"That's probably the hardest I've ever been hit in my life," Roethlisberger told reporters afterward.

3. But look out, Ravens

Roethlisberger finished the season strongly, throwing for 600 yards in the final two games. According to Steelers offensive coordinator Bruce Arians, he’s playing the best football of his career.

“He’s as good as I’ve ever been around,” Arians said this week. “He just continues to grow.”

During his four-game suspension to start the season, Roethlisberger worked on several parts of his game, including improving his accuracy and throwing motion.

“He’s shortened his delivery a little bit. … It’s kind of like a golfer changing his stroke a little bit. It was minor, but it really gets the ball out of his hands faster,” Arians explained.

The quicker delivery has contributed to Roethlisberger’s reduced sack total. Last season, Roethlisberger was sacked 3.12 times per game. This season, he was sacked 2.66 times per game, almost a half of a sack less per game.

4. A rivalry within the rivalry

There will be a time when stalwarts such as Ward, Lewis, Ed Reed, Aaron Smith and James Farrior won’t be a part of this great rivalry. But one matchup you can expect to see for the next 5 to 10 years involves Ngata, 26, and Steelers rookie center Pouncey, 21.

Both Pro Bowlers, Ngata and Pouncey will play a large role this weekend -- and beyond -- in which team controls the line of scrimmage in this series. Each is a first-round pick, Ngata in 2006 and Pouncey in 2010.

The 6-4, 305-pound Pouncey had a great rookie season, starting all 16 games, but Ngata was easily his stiffest test. In the first two meetings, Ngata was dominant with 15 tackles and 1.5 sacks. There’s no shame in that because Ngata -- called “The NFL’s version of the the Incredible Hulk” by Carolina Panthers center Ryan Kalil -- dominates a lot of players.

“The thing about Pouncey is I think his weakness today is big power guys,” Scouts Inc.’s Matt Williamson said. “His movement skills are so good, and you have to remember few interior offensive linemen come out of school as a junior. So he’s a very young person, and I don’t think his strength and bulk have quite caught up with his frame and athleticism.”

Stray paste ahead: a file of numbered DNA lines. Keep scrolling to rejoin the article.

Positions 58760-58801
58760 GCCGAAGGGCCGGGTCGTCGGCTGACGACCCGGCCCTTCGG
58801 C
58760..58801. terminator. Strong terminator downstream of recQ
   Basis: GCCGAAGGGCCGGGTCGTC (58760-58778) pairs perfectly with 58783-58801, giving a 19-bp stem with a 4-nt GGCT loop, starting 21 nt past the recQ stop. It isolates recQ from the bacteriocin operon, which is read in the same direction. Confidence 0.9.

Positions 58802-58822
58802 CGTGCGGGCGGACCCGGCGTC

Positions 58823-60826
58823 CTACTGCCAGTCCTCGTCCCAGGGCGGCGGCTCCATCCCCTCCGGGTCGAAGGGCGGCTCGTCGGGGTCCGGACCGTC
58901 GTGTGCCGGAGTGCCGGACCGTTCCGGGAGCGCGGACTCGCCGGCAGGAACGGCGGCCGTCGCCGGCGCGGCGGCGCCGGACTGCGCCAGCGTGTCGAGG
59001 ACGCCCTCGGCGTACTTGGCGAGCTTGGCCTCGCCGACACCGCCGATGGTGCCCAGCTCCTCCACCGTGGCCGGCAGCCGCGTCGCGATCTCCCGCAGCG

Williamson said that the 6-4, 350-pound Ngata is several years ahead of Pouncey in his development. But Williamson also said that he wouldn’t be surprised if in two or three years Pouncey develops into the NFL’s best center and catches up with Ngata, who may be the best interior lineman in football.

[+] EnlargeAnquan Boldin
AP Photo/Keith SrakocicAnquan Boldin caught 12 passes for 184 yards and a TD in two games against the Steelers this season.
5. Looking for an X factor?

Ravens receiver Anquan Boldin is new to this rivalry, but he’s always been a handful for the Steelers.

Boldin was acquired by Baltimore in an offseason trade with the Arizona Cardinals for key games like this. In four career games against Pittsburgh, Boldin has two 100-yard performances and 28 receptions for 388 yards and two touchdowns.

In the Super Bowl XLIII loss to the Steelers, Boldin had eight receptions for 84 yards. He caught 12 passes in two games against the Steelers this season.

Of the Steelers, Williamson said, “... quick stuff can be an issue for them,” because of their coverages and blitzes. “Boldin is very smart, and he’s often the hot receiver when opponents blitz. You can move him all over the formation, and he’s especially good in the slot. He’s the type of guy who can give the Steelers problems because he can nickel-and-dime you to death.”

6. Once a Raven? Pffffft!

The Ravens once had a chance to pair 2008 Defensive Player of the Year James Harrison with future Hall of Famer Lewis at linebacker. Baltimore signed Harrison to a free-agent contract in 2003. But Baltimore had so much depth at linebacker with players such as Lewis, Peter Boulware, Adalius Thomas, Ed Hartwell and Scott, it cut the undrafted Harrison soon after.

“He was just one of those guys who slowly developed,” former Ravens coach Brian Billick said. “But he’s developed and is obviously a great player. I think he fits [the Steelers’] scheme perfectly.

“We had a number of guys and he was a little bit one-dimensional in terms of what he did at the time. But he’s obviously matured and grown in his game.”

This week, Harrison scoffed at the idea that he was ever a Raven.